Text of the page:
Here is an interesting lateral thinking puzzle given in Raymond Smullyan's The Lady or the Tiger?: and Other Logic Puzzles, page 5. Smullyan says in the book that it is a true story that happened to him once. Note that I have modified the quotation slightly as it is written in the first person in the book.

It is well known that in any group of at least 23 people, the odds are greater than 50 percent that at least two of them will have the same birthday. Professor Smullyan was once teaching an undergraduate mathematics class at Princeton, discussing elementary probability theory. He explained to the class that with 30 people instead of 23, the odds would become enormously high that at least two of them had the same birthday.

"Now," the professor continued, "since there are only nineteen students in this class, the odds are much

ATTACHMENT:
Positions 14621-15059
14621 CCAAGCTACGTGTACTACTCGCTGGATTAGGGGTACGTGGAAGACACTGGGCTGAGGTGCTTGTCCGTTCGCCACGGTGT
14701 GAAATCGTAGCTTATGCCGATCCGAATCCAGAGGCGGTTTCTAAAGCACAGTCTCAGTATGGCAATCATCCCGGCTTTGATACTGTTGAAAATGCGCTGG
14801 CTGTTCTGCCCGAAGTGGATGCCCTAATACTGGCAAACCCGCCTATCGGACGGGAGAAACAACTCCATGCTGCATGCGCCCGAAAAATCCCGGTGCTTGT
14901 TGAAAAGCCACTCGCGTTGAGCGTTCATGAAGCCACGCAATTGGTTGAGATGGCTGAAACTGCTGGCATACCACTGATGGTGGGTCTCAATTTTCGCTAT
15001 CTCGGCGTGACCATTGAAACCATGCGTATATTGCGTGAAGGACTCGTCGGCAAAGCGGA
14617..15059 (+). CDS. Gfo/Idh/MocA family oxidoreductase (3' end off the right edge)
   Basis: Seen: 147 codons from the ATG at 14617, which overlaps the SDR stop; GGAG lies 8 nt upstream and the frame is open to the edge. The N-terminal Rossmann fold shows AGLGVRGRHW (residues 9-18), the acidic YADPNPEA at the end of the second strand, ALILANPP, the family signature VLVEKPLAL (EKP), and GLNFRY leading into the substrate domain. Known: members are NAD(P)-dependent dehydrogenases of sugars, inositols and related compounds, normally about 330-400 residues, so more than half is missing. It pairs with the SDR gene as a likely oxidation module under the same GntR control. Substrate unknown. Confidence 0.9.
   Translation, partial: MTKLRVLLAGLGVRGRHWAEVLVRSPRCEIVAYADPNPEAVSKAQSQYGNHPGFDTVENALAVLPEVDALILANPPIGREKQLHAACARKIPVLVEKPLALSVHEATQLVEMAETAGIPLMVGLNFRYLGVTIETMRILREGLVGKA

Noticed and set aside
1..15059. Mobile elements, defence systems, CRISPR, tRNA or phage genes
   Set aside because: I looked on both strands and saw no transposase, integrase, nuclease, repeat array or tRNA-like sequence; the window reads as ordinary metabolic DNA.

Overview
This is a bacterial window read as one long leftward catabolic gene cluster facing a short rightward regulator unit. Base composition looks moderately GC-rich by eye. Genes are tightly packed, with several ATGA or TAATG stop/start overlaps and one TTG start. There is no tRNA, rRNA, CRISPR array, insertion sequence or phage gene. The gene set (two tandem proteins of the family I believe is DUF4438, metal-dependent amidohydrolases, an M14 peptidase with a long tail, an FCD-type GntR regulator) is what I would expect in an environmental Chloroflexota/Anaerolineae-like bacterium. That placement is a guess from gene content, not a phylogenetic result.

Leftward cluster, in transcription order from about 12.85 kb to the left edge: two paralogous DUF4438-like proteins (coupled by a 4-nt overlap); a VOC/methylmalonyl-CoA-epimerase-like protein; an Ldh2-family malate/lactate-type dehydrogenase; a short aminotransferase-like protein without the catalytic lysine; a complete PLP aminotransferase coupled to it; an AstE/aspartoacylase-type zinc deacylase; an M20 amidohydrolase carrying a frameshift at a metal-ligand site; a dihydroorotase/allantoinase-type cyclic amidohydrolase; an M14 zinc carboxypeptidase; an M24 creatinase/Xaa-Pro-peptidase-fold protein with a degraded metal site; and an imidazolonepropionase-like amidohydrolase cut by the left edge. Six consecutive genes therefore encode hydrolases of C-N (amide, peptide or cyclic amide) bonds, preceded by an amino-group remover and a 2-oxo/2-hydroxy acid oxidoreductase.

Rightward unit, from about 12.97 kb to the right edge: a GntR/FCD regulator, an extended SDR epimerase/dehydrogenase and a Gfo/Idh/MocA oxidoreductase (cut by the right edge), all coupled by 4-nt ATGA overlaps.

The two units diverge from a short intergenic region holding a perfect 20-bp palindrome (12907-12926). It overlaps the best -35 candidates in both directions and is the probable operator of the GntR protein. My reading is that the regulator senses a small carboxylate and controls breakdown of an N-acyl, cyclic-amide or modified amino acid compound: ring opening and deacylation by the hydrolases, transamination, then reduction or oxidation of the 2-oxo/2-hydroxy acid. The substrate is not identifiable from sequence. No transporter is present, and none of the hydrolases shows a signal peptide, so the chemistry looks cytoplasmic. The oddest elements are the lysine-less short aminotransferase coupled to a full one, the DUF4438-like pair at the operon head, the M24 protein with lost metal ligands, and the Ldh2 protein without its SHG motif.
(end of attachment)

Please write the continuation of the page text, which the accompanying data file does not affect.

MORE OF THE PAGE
lessthan fifty percent that any two of you have the same birthday."At this point one of the students raised his hand and said, "I'll bet you that at least two of us here have the same birthday."

"It wouldn't be right for me to take the bet," the professor replied, "because the probabilities would be highly in my favor."

"I don't care," said the student, "I'll bet you anyhow!"

"All right," the professor said, thinking to teach the student a good lesson. He then proceeded to call on the students one by one to announce their birthdays until, about halfway through, both the professor and the class burst out laughing at the professor's stupidity.

The boy who had so confidently made the bet did not know the birthday of anyone present except his own. Can you guess why he was so confident?

The answer is on the answers page.

Sources used (see bibliography page for titles corresponding to numbers): 31.